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SUBJECT, contracts. The thing which is the object of an agreement. This term is used in the laws of Scotland.

SUBJECT, persons, government. An individual member of a nation, who is subject to the laws; this term is used in contradistinction to citizen, which is applied to the same individual when considering his political rights.
     2. In monarchical governments, by subject is meant one who owes permanent allegiance to the monarch. Vide Body politic; Greenl. Ev. Sec. 286; Phil. & Am. on Ev. 732, n. 1.

A Law Dictionary, Adapted to the Constitution and Laws of the United States. By John Bouvier. Published 1856.
References in periodicals archive ?
Social actors Images (n) % Refugees 349 39 Journalists 146 17 Politicians 99 11 Police and army 72 8 Experts, volunteers, humanitarians, citizens 67 8 Mixed groups 38 4 "Subjectless" photographs (no social actors visible or hardly visible actors) 116 13 Total 887 Note.
Indeed, subjectless queer insights resonate with the burgeoning critical geographical literature on asylum (Gill, 2010), which seeks to challenge tropes of (in)authentic or (un)deserving "refugeeness," (Hyndman and Giles, 2011; Lewis, 2013) and expose the neoliberal, geopolitical and mundane contingencies that inform putatively neutral forms of refugee law (Malkki, 1995; Mountz, 2011; Shakhsari, 2014).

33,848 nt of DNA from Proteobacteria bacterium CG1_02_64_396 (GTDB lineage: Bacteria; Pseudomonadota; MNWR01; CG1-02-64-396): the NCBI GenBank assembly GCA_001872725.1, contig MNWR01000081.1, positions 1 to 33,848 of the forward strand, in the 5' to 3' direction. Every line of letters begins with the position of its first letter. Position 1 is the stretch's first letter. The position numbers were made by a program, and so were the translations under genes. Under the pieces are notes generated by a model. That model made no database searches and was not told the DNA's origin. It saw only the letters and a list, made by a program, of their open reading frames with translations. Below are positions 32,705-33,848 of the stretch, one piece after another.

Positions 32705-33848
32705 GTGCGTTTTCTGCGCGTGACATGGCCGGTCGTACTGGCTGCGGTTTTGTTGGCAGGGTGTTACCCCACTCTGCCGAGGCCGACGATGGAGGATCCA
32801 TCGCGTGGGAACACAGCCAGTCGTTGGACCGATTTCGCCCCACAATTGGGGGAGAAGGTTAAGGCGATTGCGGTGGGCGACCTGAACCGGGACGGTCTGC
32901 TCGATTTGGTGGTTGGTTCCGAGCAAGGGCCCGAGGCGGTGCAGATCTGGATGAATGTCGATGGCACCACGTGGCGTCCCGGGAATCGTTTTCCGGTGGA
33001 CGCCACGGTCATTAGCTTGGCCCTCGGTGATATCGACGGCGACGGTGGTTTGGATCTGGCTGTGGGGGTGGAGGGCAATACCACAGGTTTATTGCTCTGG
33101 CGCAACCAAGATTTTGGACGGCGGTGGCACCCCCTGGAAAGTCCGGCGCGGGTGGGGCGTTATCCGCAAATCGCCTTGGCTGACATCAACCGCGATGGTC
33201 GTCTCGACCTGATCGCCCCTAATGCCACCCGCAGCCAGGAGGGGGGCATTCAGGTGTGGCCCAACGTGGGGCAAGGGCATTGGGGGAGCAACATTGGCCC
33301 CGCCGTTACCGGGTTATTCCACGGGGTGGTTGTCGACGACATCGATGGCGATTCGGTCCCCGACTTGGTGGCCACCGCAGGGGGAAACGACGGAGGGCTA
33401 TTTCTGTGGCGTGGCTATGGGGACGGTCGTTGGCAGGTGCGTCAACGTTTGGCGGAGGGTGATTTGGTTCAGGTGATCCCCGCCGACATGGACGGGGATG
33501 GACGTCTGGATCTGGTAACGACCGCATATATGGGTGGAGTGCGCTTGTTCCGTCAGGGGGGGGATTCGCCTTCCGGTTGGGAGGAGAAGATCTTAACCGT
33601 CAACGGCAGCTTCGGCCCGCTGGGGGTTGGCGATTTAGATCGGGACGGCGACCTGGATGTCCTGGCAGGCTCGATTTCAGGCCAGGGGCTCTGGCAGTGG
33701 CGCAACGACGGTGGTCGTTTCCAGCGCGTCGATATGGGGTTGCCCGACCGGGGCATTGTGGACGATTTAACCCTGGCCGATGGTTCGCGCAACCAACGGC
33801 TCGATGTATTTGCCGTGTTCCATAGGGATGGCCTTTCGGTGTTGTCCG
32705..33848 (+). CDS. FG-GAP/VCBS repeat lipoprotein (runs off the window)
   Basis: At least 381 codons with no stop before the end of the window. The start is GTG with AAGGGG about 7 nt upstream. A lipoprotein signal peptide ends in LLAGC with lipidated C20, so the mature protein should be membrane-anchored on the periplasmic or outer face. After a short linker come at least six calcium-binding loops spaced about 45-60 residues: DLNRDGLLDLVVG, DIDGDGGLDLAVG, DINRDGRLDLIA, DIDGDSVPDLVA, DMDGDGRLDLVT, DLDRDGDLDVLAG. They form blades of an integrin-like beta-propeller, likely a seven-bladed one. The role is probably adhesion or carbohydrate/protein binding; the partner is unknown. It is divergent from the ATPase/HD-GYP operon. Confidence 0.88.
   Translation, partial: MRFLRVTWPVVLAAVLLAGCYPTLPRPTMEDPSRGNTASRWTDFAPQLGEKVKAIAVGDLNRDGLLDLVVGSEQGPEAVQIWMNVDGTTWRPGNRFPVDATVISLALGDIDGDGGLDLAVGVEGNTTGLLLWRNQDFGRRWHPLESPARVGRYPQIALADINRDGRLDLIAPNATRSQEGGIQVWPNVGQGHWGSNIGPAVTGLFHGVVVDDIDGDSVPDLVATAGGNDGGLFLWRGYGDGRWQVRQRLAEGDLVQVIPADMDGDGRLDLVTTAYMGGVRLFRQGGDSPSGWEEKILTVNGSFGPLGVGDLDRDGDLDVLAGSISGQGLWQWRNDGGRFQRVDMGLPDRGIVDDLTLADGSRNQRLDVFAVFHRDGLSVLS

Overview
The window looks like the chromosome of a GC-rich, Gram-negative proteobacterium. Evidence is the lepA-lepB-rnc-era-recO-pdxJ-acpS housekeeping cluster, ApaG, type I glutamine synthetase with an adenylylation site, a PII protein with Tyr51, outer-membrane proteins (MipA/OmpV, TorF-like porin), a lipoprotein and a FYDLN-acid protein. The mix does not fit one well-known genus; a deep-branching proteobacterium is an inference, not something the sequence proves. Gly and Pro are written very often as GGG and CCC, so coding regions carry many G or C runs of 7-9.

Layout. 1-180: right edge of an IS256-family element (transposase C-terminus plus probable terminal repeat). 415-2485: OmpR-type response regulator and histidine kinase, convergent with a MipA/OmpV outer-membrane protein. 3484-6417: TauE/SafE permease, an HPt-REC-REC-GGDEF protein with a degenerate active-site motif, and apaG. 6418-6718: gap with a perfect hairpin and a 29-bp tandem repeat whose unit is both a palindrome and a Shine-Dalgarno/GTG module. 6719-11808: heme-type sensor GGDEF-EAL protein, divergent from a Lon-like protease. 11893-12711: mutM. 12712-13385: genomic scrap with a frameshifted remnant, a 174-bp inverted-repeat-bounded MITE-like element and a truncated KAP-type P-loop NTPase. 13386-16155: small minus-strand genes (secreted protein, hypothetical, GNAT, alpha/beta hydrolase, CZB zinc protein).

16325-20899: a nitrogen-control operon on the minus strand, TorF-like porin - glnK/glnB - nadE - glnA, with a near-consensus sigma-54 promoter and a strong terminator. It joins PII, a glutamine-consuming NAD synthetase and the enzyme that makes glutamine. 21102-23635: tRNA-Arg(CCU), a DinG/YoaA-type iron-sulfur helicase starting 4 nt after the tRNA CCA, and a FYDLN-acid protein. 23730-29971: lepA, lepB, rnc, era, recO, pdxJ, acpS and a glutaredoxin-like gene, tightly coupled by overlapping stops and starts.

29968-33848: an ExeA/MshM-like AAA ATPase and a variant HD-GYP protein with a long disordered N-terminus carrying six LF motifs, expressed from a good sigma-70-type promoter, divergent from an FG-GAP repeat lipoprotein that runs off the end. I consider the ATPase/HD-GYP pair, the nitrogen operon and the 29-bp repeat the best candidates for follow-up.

In addition to the stative verb haya 'be' in general, and in Present-tense verbless constructions specifically, Hebrew speaker-writers favor two other means making generalized, often atemporal propositions: Predicate-initial impersonal subjectless constructions with modal predicates or with verbs in 3rd personal plural masculine (Berman 1980a, 2011).
In other words, although there are certainly many scholarly and political disagreements to be observed within queer ethnic and indigenous studies, I do not know that they would best be illustrated by a given scholar's tendency to use identity in her or his work or to distinguish her or his work from work that is "identitarian." Thus, while Hong and Ferguson write about identity in a way that implies it is inevitably naive or inflexible and advocate for a more fluid and complex understanding instead, Finley advocates for a "subjectless" critique that can transcend the limitations of colonialist ethnographic curiosity and domination.
In the process "subjectless forms of communication" (130) have replaced the collective subject of the historical public sphere.
Perhaps there is not one which the humanities are immured, and the adjoining cell of subjectless objectivity, where science is locked and bolted, and maybe the first step towards escape for the two prisoners of language is to establish communication with one another.
He suggests this sentence is a "subjectless predicate," thereby negating Vit's existence as an acting agent.
Whereas it is possible to imagine the existence of a worldless subject, it is not possible to imagine the existence of a subjectless world.
As it is, it seems through methods that too often elicit answers visitors believe they should give, through to academic writing whose subjectless passive prose denudes life from experiences, we engage in the social reproduction of seriousness.
The History of Old and Middle English Subjectless Constructions.